Lantern Review | Issue 8.2

Editorial Note

Welcome to Lantern Review Issue 9.1, the first of three issues illuminating the theme of “Asian American Futures.” When we announced the submissions call for our 2021 season, we were holding the idea of “Asian American Futures”—a phrase that both exhilarated and unsettled us—loosely. “Futures” is a topic anyone with an imagination can get behind. But what does it mean to qualify “futures” as being “Asian American”?

Cathy Park Hong writes in her critically acclaimed essay collection, Minor Feelings, “The paint on the Asian American label has not dried. The term is unwieldy, cumbersome, perched awkwardly upon my being.” And yet it feels important—necessary, even—to challenge the Asian American community to write toward a future defined specifically as our future, whatever that may mean. As Asian Americans across the United States reel from reports of increased hate crimes and acts of dehumanization against us, the urgency of this task grows.

What we received from dozens of poets and visual artists was a reclamation of our humanity. Resounding tributes to our rich and varied pasts in concert with hard-earned visions of our futures. Issue 9.1 found its title, “Horizons,” in Bethany Swann’s poem “I pass through the blue focal planes, a scene of desire.” “Horizons” encapsulates the spirit of these poems with delightful precision: the place where the earth meets the sky as a metaphor for the place where the past meets the future. We begin this issue on Kirsten Shu-ying Chen’s rocket ship with the speaker’s mother in tow in “Life on Mars” and end with Joan Kwon Glass’s “How We Fly,” which marvels at a daughter who “doesn’t feel Korean” yet interprets Iron Man as a squarely Asian American narrative: “He tries to do his father’s work / but doesn’t let it hold him back.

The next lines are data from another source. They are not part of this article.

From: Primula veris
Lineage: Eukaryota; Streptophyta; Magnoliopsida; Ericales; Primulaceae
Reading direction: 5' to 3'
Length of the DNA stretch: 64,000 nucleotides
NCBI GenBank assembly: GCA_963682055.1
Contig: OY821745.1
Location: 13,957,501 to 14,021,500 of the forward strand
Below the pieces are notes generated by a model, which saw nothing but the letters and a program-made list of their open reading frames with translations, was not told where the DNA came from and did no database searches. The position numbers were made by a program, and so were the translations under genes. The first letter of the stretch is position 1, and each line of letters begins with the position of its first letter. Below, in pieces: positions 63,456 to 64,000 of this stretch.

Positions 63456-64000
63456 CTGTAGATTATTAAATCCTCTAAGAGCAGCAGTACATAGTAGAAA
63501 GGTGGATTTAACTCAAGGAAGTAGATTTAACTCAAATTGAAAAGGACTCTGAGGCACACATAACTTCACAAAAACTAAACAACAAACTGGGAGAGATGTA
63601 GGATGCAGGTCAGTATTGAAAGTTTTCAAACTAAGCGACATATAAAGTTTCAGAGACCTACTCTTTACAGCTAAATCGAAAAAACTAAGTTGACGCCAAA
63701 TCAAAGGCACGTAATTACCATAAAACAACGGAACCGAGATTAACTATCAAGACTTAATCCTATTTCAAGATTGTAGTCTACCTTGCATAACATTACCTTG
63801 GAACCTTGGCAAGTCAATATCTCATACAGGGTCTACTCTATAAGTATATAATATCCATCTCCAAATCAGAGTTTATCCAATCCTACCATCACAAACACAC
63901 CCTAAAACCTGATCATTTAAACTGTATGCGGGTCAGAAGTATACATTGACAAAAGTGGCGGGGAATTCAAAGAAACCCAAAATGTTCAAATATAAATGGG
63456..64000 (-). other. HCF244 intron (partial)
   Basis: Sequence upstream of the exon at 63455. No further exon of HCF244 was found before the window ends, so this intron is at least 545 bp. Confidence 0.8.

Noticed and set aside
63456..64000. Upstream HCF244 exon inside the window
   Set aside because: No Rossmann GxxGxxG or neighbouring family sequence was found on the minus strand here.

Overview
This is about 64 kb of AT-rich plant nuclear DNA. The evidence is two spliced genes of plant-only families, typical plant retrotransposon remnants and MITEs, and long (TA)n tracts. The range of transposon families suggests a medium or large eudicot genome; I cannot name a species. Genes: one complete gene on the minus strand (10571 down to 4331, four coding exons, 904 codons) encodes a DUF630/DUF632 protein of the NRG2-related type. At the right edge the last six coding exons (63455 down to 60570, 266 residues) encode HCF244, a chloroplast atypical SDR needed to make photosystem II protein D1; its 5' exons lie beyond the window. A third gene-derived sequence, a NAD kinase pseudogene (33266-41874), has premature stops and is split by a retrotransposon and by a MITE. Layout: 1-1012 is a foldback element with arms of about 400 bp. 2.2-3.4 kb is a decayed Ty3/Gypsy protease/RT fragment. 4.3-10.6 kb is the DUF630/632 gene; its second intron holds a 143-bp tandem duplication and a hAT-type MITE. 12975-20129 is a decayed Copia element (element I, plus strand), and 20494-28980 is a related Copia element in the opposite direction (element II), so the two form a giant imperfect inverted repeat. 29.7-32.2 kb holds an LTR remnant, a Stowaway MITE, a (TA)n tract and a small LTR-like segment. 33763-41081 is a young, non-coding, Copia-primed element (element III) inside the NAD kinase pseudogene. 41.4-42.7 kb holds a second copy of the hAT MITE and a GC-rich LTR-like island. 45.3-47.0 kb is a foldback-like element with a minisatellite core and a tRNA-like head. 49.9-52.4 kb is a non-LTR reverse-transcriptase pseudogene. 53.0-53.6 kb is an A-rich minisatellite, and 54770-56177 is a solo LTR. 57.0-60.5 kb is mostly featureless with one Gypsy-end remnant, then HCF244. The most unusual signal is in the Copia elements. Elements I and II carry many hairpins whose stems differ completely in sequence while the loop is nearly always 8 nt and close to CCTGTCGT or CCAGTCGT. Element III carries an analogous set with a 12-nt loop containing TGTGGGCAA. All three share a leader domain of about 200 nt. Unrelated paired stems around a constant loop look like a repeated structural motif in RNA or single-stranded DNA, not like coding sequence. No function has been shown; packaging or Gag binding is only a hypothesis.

What a privilege it was to curate this issue, to bear witness to numerous Asian American voices doing our ancestors’ work, reclaiming their stories, while marching resolutely away from the confines of that past toward a new world we’re forging together. We can’t wait for you to experience this first installment in the triptych we have planned.

Peace and Light,

Eugenia Leigh & Iris A. Law
Lantern Review Editors